William King Diary Entry
Cobb County, Georgia
18th. July. 1864.
I went to town this morning, and learnt from the Picket Guards that they had new orders today not to let any citizens go into nor to come out of town even with a pass, but he kindly consented to my going in. I saw Col. Ross, the Commandant who [torn]these positive orders from Gen’l Sherman leaving him no discretion. I told him how lonely I was at Home and told him that there were many families of females in town after whose comfort I had to see, he promised to come to see me now and then and said he wanted to try and arrange this matter now and then to give me a special pass to come in and go out of town, and said I must try and bear it patiently for a while. I could not complain having already experienced so much kindness from him and this rigid order seems to have been provoked by the bad conduct of citizens about, chiefly above this, in Bushwhacking and interrupting the cars, a wicked course of conduct on the part of private citizens probably more prompted by the desire of plunder and ravage than any other feeling–the whole country in a lawless condition, citizens and soldiers of both armies all alike availing themselves of the distracted state of the country, committing all depredations of plundering and murdering–these are the unavoidable results of war, and which I had foreseen and foretold before this sad and needless war was commenced by Politicians. I saw Mrs. Morris, she was in much distress, and anxious to get within our Lines, I told her it could not be effected just now, but I thought she might be able to get a pass in a few weeks, she begged me to assist her to do so as soon as possible. I told her I would do all I could for her, so soon as I thought Gen. Sherman would grant permission. I saw Mr. and Mrs. Wayland, they were in great distress, having suffered great loss and annoyance. He was very sick and almost lost his mind, both wept bitterly. I could afford them but little comfort, but promised to call and see them again soon. What trials and sufferings many are called to endure. A country and people once so happy now so afflicted, the innocent suffering equally with the guilty–the distress throughout this county is general and severe, few if any have escaped, not from the evil days of the Federal army, but from the army of Robbers which follow in its wake and from the corrupt people living among us. Laws are suspended and the evil passions let loose. I saw Bro. Barrington’s 2 men Brunswick and William today, they told me they had been left at Home with their families to take care of things with provisions enough, but all had been taken from them, and having no means of support, they all came over here with the hope of getting work enough to support them, but already found it would be hard for them to make a living for themselves and families, and asked if I could not allow them all to come stay with me. I told them I had nothing even for own servants to do here, but told them however if they should be in want to let me know and I would try to assist them, they told me that they could get $20. per mo. but as everything was very high, that amt. would not support them and their families. Today Mrs. McClatchy sent me her milk cow, stating that she could not take care of it, and feared she would lose it. It will be nearly as much exposed with me, but [torn] it for the milk. While in town today, I was informed that our vault in the grave yard had been opened, in returning home I examined it, and found only a part of the Bricks from the opening had been removed, sufficient to enable the heartless Robbers to see that nothing, which they coveted, was concealed therein. I determined that it was better to leave it as it was for the present, as to close it just now with fresh mason work, would only tempt a new band of Robbers to open it a gain. The coffins were all untouched, remaining in their proper places, quiet and unmoved were the remains of the old gentleman and Fanny in the tomb, while so many of their living friends and family were disturbed and almost heartbroken by the sad troubles in the living world above. I could not but feel grateful to God for his mercy in having removed the old gentleman beyond the scene of the sad trials through which we are now passing, as were he now alive, the painful circumstances by which he would have been surrounded, would soon have hastened him to the grave, and he probably not have died the quiet and happy death which he did. How many of God’s seeming afflictions prove to have been blessings–had he been alive and driven to the Low Country how great and many would have been his anxious cares, had he remained here and witnessed what I now do and have done for near 2 months, the wanton destruction of property on his own premises, and those of his neighbors, the heartless cruelty of some and the severe suffering of others, growing out of this cruel and needless war, in what sorrow would it have brought his gray hairs to the grave. I thank God that he was not compelled to pass through so sad an ordeal–and how cheering a thought it is that the pains and sorrows arising from the wickedness of man, are not to last always, to us who now live they will soon pass away–with the hope of the peace and bliss of Heaven in prospect resignation and even cheerfulness becomes us when we remember that the wickedness of the wicked will soon come to an end and must tend to convince us of the vanity of the hope of perfect happiness in this Life–this wicked war may prove to be one of God’s blessings to his people.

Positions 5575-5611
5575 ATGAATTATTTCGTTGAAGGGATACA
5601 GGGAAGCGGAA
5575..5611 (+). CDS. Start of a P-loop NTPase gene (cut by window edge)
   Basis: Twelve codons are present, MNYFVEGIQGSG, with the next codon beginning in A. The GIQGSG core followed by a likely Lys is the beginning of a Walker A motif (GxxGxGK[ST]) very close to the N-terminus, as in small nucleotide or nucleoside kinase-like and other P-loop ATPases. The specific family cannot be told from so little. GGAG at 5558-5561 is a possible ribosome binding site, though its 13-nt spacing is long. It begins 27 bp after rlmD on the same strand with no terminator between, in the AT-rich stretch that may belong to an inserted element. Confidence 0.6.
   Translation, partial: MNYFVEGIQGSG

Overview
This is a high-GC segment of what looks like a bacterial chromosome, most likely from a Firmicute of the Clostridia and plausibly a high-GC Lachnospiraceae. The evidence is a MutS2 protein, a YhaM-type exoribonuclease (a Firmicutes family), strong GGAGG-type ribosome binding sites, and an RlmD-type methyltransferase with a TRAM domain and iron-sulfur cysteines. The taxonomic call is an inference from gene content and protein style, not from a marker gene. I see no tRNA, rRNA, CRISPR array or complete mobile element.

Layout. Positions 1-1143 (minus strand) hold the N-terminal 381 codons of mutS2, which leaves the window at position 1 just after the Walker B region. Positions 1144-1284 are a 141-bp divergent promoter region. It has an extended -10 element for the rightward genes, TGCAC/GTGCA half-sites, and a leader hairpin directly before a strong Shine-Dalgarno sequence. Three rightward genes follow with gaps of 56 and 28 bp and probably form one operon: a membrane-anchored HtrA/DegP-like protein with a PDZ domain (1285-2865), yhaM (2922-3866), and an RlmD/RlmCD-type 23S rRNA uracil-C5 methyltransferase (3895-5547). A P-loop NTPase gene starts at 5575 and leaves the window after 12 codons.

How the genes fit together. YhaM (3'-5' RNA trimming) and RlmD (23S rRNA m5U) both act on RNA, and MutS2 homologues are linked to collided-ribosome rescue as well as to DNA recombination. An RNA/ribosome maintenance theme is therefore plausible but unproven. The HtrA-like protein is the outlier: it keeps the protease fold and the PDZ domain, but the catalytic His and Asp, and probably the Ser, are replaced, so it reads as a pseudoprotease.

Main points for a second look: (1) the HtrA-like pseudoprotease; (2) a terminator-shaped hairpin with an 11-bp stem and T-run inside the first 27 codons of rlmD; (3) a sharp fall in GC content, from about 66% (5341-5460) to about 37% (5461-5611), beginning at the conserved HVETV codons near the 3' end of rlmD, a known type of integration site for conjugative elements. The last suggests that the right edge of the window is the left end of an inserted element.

From Documenting the American South – UNC Chapel Hill